The Canon lenses in the Dragonfly Telephoto Array show a factor of less scattered light at radii arcmin than the Burrell Schmidt. The point spread function from the lenses declines more steeply than that of the Burrell Schmidt, and shows fewer bumps from diffraction effects and ghosts. The Burrell Schmidt is a superb instrument that is highly optimized for low surface brightness imaging and it has produced a beautiful and well-known ultra-deep image of the Virgo cluster (Mihos et al. 2005). Therefore we consider the performance of the commercial lens exhibited in Figure 6 to be quite impressive.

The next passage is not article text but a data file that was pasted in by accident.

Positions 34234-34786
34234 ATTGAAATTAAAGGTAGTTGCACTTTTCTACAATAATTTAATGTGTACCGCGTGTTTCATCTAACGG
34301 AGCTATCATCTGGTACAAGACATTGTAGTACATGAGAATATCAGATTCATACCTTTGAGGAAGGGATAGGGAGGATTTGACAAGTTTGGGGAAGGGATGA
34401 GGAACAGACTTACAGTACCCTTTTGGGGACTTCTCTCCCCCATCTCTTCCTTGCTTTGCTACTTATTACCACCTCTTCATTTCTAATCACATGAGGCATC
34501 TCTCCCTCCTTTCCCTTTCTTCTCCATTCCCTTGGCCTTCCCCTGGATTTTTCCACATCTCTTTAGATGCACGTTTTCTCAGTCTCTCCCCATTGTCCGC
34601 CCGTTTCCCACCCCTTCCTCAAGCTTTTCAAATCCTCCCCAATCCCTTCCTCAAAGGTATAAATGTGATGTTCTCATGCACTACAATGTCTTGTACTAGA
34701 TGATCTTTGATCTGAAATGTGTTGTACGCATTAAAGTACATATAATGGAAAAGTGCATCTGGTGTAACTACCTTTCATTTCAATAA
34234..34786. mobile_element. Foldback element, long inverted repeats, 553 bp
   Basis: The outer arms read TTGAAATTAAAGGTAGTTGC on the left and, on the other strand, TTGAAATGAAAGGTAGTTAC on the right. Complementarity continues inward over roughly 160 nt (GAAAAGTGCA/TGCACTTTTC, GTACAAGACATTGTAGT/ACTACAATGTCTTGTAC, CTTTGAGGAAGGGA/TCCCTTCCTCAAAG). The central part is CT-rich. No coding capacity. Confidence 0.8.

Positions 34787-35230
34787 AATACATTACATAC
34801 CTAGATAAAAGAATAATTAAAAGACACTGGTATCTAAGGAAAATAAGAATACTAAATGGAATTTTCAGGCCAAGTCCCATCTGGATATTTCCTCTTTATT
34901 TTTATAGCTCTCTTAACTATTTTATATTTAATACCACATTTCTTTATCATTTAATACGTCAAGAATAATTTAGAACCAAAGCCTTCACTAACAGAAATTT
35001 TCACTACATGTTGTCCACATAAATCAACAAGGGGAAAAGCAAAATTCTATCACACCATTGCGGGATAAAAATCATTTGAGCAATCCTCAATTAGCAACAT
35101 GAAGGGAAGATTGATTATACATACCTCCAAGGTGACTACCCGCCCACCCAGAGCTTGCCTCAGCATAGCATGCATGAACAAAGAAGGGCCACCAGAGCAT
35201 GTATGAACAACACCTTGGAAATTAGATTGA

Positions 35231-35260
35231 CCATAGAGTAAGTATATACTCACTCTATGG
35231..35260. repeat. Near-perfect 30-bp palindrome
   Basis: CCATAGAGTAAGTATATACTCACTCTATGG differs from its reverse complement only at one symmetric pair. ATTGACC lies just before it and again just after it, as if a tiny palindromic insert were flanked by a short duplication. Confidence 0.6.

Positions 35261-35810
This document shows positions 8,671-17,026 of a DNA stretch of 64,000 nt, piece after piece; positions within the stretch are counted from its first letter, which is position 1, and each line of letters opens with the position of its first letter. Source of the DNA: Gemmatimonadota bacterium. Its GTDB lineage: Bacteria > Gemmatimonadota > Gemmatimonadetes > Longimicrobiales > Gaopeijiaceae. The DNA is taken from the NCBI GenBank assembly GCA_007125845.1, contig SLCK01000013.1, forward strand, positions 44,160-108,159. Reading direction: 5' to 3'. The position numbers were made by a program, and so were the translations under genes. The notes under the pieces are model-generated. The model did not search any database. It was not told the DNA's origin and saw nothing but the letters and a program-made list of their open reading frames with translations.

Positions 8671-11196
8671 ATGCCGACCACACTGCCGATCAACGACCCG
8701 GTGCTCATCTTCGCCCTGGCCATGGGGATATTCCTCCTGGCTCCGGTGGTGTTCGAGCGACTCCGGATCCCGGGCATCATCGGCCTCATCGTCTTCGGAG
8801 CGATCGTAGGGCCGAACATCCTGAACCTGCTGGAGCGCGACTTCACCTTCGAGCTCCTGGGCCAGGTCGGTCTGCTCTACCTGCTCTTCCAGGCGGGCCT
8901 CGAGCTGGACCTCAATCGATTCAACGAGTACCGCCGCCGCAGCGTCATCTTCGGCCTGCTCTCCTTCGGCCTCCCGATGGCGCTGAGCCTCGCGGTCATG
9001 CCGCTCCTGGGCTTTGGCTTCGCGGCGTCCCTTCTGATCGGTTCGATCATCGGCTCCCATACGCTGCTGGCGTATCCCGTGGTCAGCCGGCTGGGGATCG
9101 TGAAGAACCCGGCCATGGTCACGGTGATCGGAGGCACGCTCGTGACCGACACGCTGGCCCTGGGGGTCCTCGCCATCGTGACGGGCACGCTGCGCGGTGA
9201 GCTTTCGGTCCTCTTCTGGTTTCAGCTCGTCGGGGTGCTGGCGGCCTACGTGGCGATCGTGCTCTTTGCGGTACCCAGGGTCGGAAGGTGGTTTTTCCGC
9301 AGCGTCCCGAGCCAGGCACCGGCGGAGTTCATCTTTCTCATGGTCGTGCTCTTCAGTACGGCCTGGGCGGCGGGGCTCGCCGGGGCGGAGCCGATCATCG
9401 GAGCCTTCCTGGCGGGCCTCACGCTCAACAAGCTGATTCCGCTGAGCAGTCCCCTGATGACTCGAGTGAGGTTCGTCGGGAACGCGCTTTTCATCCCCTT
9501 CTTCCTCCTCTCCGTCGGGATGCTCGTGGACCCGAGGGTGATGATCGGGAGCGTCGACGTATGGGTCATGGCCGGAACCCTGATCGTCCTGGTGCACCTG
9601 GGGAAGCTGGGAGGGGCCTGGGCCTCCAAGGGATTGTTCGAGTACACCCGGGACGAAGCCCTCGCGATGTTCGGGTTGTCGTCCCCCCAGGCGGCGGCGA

What new capabilities for low-surface brightness imaging are opened up by optics that deliver the performance shown in Figure 6? Slater et al. (2009) showed that even at the high galactic latitude of the Virgo cluster (), using the optimized Burrell Schmidt, over 50% of pixels are contaminated by scattered light from faint stars at  mag arcsec. Figure 6 suggests that equivalent performance can be obtained around two magnitudes fainter using the Dragonfly Telephoto Array. The ramifications of this are displayed in Figure 7. The top panel of this figure shows a small area of an individual 300 s exposure of a crowded galactic field obtained using a single telephoto lens. The bottom panel shows the corresponding area imaged using a combination of many exposures from separate lenses to provide the equivalent of longer exposure time. The images are stretched to a similar dynamic range. This figure makes two important points. Firstly, in spite of the integration time being over 1000x longer in the bottom panel, the stellar halos are not much bigger. We have not yet encountered systematic errors limiting the usefulness of very long integration times (up to hours) with the Dragonfly Telephoto Array. The second important point is that at very low surface brightness levels even apparently empty patches of sky can be riddled with cirrus. The need for foreground structure avoidance (or removal) will play an important role in defining the strategy for surveys intended to explore faint galactic structures. We will have much more to say about this topic in future papers.